Theses and Dissertations



Adams-Price, Carolyn E.

Committee Member

Nadorff, Danielle K.

Committee Member

McKinney, Cliff

Committee Member

Gardner, Antonio

Date of Degree


Original embargo terms

Immediate Worldwide Access

Document Type

Dissertation - Open Access


Applied Psychology (Clinical Psychology)

Degree Name

Doctor of Philosophy (Ph.D)


College of Arts and Sciences


Department of Psychology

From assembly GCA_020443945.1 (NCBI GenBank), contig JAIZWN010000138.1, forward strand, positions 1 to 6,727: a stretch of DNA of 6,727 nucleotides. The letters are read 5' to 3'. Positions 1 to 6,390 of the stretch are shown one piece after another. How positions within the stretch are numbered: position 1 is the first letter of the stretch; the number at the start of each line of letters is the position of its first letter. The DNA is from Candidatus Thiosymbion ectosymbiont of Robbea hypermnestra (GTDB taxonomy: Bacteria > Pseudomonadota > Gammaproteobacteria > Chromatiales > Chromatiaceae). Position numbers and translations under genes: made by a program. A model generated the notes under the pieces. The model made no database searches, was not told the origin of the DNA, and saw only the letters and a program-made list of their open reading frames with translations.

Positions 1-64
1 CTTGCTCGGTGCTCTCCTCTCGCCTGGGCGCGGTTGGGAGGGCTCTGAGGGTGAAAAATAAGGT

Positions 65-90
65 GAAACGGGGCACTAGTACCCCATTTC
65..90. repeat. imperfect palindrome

Despite an increase in research regarding the healthcare outcomes and experiences of diverse groups, some significant gaps in the literature remain. Among the most understudied and underserved groups are those with intersectional identities. Although researchers have made significant efforts to increase research regarding health care experiences of people of color, older adults, and rural populations, less is known about the health care experiences of older rural African Americans. Due to the lack of research focusing on the unique experiences of this intersectional group, qualitative research was an important first step towards broadening this research base. This study utilized a cultural safety perspective of older rural African Americans to provide insight into several factors that influence their healthcare experiences. Prior to this study, no qualitative research utilizing the cultural safety framework has been conducted to examine the unique challenges that older rural African Americans face within the United States healthcare system or how their experiences may impact later treatment-seeking behavior and treatment adherence. To address this gap in the literature, this study examined the lived experiences of a sample of 47 African American participants, aged 55 and older, living in rural Mississippi. Participants completed semi-structured interviews regarding their health care experiences and attitudes. Thematic analysis was used to identify common themes. Some of the most prevalent themes were related to the importance of good communication, the importance of positive experiences in creating trust, and patients advocating for their own health. Specific implications and future research directions are discussed.